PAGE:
One of the first web tools to make use of AJAX was Google Suggest, the tool that tries to guess what you're searching for (and can sometimes crack you up) as you type. Google also makes heavy use of AJAX in its mail client, GMail, which in my experience may be the smoothest, yet most powerful web application out there right now. As I type this blog entry, it is being spelll checked (see what I did there?), which means that with every letter I type, some text is being processed for errors. All of these things are made possible, if not simply much easier, with AJAX. Here's my breakdown of AJAX in layman's terms, with some geekspeak mixed in because I won't be able to help it. Let's build the argument from the ground up, shall we?
The Web is all about clients (usually web browsers like IE, Firefox, and Chrome) that connect to servers (usually web servers that have their own domain names, like www.google.com). Since the beginning of the Web, the interaction has typically gone like this:
- Client makes request to server.
- Server retrieves content.
- Client downloads content from server.
You could chop the webpage into pieces and have some kind of "autorefresh" for one piece. You could use a server-side technology (ASP, PHP, JSP, etc.) to run things on the server when necessary, but this makes the web pages all-the-more complicated (for one thing, they're not HTML anymore) and it increases the demands on your server. You could ask your clients to install a plugin like Flash or Java to run your content, but then you've got version, OS, and pretty big security issues. Somethin's gotta give, right?
In walks AJAX. AJAX says that if we can afford to use a light client-side technology, one that certainly isn't without its security flaws but can be fairly constrained by your browser, then we can pass off some of the "client experience" to the browser itself. The same technology could also trigger updates to the web server based on the user's actions, even very tiny actions like typing. Additionally, what if those updates could be targeted to parts of a page instead of reloading the entire page every time an update is necessary? AJAX says that if these three things are available, then we can greatly improve the interaction between users and the web content they love so much. To review, we'd like to have:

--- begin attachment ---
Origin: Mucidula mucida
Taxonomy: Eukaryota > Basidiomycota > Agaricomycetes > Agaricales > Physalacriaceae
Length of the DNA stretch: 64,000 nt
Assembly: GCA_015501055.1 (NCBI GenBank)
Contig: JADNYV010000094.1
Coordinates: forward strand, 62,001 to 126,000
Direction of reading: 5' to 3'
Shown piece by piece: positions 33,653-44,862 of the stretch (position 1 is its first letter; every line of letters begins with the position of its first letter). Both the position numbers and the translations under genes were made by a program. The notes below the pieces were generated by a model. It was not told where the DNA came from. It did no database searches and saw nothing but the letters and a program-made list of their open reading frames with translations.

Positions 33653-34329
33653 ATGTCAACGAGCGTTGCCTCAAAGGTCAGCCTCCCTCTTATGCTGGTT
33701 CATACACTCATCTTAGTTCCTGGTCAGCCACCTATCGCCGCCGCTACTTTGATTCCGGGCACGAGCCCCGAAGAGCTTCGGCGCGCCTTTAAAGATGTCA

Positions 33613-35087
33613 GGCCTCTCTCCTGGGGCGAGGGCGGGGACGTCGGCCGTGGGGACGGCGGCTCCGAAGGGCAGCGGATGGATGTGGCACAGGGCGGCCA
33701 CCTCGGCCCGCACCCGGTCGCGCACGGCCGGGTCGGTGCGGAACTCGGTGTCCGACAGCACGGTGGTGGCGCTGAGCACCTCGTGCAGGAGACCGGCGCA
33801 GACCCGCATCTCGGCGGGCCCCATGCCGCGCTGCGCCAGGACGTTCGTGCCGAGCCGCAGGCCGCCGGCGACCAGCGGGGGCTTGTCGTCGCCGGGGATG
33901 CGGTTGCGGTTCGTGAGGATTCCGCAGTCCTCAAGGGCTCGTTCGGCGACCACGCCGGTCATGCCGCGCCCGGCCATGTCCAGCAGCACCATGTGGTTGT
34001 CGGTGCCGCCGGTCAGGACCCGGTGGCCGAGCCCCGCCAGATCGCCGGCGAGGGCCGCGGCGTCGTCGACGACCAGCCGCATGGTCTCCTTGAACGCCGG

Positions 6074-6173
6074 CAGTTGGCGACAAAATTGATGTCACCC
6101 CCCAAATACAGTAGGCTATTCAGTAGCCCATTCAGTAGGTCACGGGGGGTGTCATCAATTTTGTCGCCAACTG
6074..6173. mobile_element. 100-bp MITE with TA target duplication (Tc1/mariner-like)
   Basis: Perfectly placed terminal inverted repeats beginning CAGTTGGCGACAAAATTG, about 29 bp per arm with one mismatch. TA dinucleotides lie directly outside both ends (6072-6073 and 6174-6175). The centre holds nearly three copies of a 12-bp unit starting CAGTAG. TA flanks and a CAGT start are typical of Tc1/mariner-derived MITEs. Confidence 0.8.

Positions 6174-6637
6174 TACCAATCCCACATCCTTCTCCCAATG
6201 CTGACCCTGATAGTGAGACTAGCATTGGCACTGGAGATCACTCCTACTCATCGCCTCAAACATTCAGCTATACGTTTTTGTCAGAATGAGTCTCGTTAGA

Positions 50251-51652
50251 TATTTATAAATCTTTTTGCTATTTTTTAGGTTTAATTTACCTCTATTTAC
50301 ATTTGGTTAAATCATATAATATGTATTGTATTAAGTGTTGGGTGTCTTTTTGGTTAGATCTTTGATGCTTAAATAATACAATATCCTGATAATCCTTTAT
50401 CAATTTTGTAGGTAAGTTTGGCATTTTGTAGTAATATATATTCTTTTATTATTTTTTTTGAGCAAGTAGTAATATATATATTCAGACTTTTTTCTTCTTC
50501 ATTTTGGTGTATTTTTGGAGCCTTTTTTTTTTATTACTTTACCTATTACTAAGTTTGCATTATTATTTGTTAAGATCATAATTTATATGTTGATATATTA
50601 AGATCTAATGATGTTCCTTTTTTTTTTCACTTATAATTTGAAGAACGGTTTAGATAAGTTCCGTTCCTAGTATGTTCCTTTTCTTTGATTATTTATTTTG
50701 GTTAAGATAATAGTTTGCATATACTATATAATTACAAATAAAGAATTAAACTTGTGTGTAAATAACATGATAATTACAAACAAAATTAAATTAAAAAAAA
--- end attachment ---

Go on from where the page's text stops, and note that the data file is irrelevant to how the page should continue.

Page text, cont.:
- A lightweight client-side technology for speedy response to user actions
- A way to trigger server requests based on fine-grained user actions
- A way to load portions of web content
- Javascipt, a free-wheeling client-side programming language that can easily interact HTML and other web content
So why am I so enthused about AJAX? I'm pumped because AJAX not only lets me provide better experiences to my users, but it also lets me engineer better websites. In remodeling my academic website recently, I wanted to add some structure to data such as publications. What if I have a BibTeX file with all of my citations and could just update that file and have the changes reflected on my "Publications" link? AJAX gives me the chance to do just that, which is exciting to a software engineering geek like myself. I can also use AJAX to load content dynamically, which was previously only reserved for database-driven sites. Sure, my users aren't creating the data, but I AM! Why shouldn't I be able to provide data in a very simple format and have it presented cleanly when my users want to see it? Such things just shouldn't require a database.
So the next time you're Google-ing and Google tries to out-guess you, take a second to think about the software engineer and the toolbox at his disposal that made such magic happen.